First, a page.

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Increased pro-inflammatory milieu in combat related PTSD - A new cohort replication study

Lindqvist, Daniel LU ; Dhabhar, Firdaus S; Mellon, Synthia H; Yehuda, Rachel; Grenon, S Marlene; Flory, Janine D; Bierer, Linda M; Abu-Amara, Duna; Coy, Michelle and Makotkine, Iouri, et al. (2017) In Brain Behavior and Immunity 59. p.260-264
Abstract

INTRODUCTION: Several lines of evidence indicate that increased inflammation is associated with Post-Traumatic Stress Disorder (PTSD). We have previously reported that peripheral inflammatory markers are significantly higher in combat-exposed veterans with than without PTSD. This study was designed to replicate these findings in a new study cohort using the same population and recruitment strategies.

METHODS: Sixty-one male war veterans (31 PTSD and 30 control subjects) were included in this replication study. Levels of Interleukin-6, Tumor Necrosis Factor-alpha, Gamma interferon, and high-sensitivity C-reactive protein were quantified in blood samples. A standardized "total pro-inflammatory score" was calculated to limit the... (More)

INTRODUCTION: Several lines of evidence indicate that increased inflammation is associated with Post-Traumatic Stress Disorder (PTSD). We have previously reported that peripheral inflammatory markers are significantly higher in combat-exposed veterans with than without PTSD. This study was designed to replicate these findings in a new study cohort using the same population and recruitment strategies.

METHODS: Sixty-one male war veterans (31 PTSD and 30 control subjects) were included in this replication study. Levels of Interleukin-6, Tumor Necrosis Factor-alpha, Gamma interferon, and high-sensitivity C-reactive protein were quantified in blood samples. A standardized "total pro-inflammatory score" was calculated to limit the number of statistical comparisons. The Clinician Administered PTSD Scale (CAPS) rating scale was used to assess PTSD symptom severity.

RESULTS: PTSD subjects had significantly higher total pro-inflammatory scores compared to non-PTSD subjects in unadjusted analysis (Cohen's d=0.75, p=0.005) as well as after adjusting for potentially confounding effects of age, BMI, smoking, and potentially interfering medications and somatic co-morbidities (p=0.023). There were no significant correlations between inflammatory markers and severity of symptoms within the PTSD group.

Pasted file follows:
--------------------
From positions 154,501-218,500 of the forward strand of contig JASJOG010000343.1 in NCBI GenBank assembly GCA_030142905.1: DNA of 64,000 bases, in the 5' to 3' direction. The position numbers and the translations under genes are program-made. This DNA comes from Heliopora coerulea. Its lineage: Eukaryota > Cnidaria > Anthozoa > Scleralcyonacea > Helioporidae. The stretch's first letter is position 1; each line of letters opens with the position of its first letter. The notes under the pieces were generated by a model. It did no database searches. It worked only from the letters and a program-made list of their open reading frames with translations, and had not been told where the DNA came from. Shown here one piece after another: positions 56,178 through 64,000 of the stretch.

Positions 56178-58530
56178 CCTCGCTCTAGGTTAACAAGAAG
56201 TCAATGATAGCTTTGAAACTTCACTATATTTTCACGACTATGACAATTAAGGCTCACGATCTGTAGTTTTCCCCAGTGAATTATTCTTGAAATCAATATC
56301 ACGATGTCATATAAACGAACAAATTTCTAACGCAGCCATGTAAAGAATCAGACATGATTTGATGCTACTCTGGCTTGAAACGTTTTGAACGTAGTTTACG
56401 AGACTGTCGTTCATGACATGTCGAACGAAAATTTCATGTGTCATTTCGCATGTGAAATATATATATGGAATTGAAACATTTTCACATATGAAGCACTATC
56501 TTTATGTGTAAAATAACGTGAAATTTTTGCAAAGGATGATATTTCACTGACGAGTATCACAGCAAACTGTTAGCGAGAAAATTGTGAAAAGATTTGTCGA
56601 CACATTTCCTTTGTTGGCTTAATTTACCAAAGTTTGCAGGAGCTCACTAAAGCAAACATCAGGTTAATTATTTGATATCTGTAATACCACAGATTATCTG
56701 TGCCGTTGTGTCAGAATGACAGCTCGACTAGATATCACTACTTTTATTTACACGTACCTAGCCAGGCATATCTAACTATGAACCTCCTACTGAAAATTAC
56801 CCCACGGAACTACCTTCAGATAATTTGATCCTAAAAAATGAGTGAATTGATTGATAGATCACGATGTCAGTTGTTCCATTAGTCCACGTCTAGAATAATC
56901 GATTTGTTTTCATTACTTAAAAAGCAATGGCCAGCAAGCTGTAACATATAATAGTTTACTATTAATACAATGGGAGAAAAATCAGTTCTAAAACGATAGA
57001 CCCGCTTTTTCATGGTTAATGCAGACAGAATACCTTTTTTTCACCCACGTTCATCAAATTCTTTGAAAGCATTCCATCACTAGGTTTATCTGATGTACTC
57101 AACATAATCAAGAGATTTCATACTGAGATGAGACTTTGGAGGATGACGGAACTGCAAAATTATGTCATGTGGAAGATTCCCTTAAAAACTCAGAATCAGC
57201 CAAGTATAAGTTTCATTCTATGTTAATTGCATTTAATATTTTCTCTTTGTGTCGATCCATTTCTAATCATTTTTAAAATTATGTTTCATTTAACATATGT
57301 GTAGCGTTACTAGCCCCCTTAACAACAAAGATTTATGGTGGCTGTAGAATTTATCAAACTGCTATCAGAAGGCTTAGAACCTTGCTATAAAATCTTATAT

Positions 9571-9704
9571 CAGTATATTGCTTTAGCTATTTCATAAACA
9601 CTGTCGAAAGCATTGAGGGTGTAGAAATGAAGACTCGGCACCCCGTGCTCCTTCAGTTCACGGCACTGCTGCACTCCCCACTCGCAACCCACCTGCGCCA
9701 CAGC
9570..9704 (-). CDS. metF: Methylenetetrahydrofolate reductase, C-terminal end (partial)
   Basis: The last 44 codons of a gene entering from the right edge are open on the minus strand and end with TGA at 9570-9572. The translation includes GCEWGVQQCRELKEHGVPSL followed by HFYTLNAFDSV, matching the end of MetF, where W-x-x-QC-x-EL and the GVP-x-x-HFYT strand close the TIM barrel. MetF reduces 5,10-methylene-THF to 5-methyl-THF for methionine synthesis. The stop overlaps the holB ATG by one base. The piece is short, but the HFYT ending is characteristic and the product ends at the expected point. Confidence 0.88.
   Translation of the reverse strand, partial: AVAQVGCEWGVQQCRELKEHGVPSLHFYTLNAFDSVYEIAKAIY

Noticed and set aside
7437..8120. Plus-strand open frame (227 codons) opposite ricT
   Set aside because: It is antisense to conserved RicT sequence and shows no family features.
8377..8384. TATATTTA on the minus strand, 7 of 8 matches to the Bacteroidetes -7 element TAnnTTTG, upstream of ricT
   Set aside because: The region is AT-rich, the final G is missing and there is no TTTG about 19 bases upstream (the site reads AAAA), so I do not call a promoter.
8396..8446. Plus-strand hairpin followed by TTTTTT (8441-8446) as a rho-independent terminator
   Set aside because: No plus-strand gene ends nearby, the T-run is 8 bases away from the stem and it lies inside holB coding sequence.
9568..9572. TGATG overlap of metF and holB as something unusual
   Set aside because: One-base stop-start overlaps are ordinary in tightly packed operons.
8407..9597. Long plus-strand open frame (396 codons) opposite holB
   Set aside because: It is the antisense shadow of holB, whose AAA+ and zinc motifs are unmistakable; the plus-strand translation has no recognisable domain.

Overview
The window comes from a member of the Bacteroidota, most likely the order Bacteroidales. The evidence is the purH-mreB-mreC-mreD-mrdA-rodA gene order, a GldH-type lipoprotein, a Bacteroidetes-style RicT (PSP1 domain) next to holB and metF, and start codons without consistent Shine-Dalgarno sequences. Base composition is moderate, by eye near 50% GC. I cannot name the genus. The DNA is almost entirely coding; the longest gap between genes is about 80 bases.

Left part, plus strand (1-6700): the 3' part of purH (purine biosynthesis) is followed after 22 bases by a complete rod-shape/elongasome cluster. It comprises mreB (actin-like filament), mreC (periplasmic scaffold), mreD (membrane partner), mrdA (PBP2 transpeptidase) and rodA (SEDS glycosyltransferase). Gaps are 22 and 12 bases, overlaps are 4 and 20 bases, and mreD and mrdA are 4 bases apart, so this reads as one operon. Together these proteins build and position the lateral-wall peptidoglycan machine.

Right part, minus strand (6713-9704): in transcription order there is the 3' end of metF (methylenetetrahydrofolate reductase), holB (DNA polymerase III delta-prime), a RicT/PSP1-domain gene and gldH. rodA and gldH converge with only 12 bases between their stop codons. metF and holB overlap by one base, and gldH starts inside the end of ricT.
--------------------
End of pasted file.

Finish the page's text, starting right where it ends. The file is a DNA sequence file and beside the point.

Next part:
CONCLUSIONS: We replicated, in a new sample, our previous finding of increased inflammatory markers in combat-exposed PTSD subjects compared to combat-exposed non-PTSD controls. These findings strongly add to the growing literature suggesting that immune activation may be an important aspect of PTSD pathophysiology, although not directly correlated with current PTSD symptom levels in the PTSD group.

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Brain Behavior and Immunity
volume
59
pages
5 pages
publisher
Elsevier
external identifiers
  • scopus:84991783906
  • wos:000390618700025
ISSN
1090-2139
DOI
10.1016/j.bbi.2016.09.012
language
English
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yes
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9043b56b-44a0-43be-982a-270a2f25df89
date added to LUP
2016-12-23 11:09:04
date last changed
2018-01-07 11:42:30
@article{9043b56b-44a0-43be-982a-270a2f25df89,
  abstract     = {<p>INTRODUCTION: Several lines of evidence indicate that increased inflammation is associated with Post-Traumatic Stress Disorder (PTSD). We have previously reported that peripheral inflammatory markers are significantly higher in combat-exposed veterans with than without PTSD. This study was designed to replicate these findings in a new study cohort using the same population and recruitment strategies.</p><p>METHODS: Sixty-one male war veterans (31 PTSD and 30 control subjects) were included in this replication study. Levels of Interleukin-6, Tumor Necrosis Factor-alpha, Gamma interferon, and high-sensitivity C-reactive protein were quantified in blood samples. A standardized "total pro-inflammatory score" was calculated to limit the number of statistical comparisons. The Clinician Administered PTSD Scale (CAPS) rating scale was used to assess PTSD symptom severity.</p><p>RESULTS: PTSD subjects had significantly higher total pro-inflammatory scores compared to non-PTSD subjects in unadjusted analysis (Cohen's d=0.75, p=0.005) as well as after adjusting for potentially confounding effects of age, BMI, smoking, and potentially interfering medications and somatic co-morbidities (p=0.023). There were no significant correlations between inflammatory markers and severity of symptoms within the PTSD group.</p><p>CONCLUSIONS: We replicated, in a new sample, our previous finding of increased inflammatory markers in combat-exposed PTSD subjects compared to combat-exposed non-PTSD controls. These findings strongly add to the growing literature suggesting that immune activation may be an important aspect of PTSD pathophysiology, although not directly correlated with current PTSD symptom levels in the PTSD group.</p>},
  author       = {Lindqvist, Daniel and Dhabhar, Firdaus S and Mellon, Synthia H and Yehuda, Rachel and Grenon, S Marlene and Flory, Janine D and Bierer, Linda M and Abu-Amara, Duna and Coy, Michelle and Makotkine, Iouri and Reus, Victor I and Bersani, F Saverio and Marmar, Charles R and Wolkowitz, Owen M},
  issn         = {1090-2139},
  language     = {eng},
  pages        = {260--264},
  publisher    = {Elsevier},
  series       = {Brain Behavior and Immunity},
  title        = {Increased pro-inflammatory milieu in combat related PTSD - A new cohort replication study},
  url          = {http://dx.doi.org/10.1016/j.bbi.2016.09.012},
  volume       = {59},
  year         = {2017},
}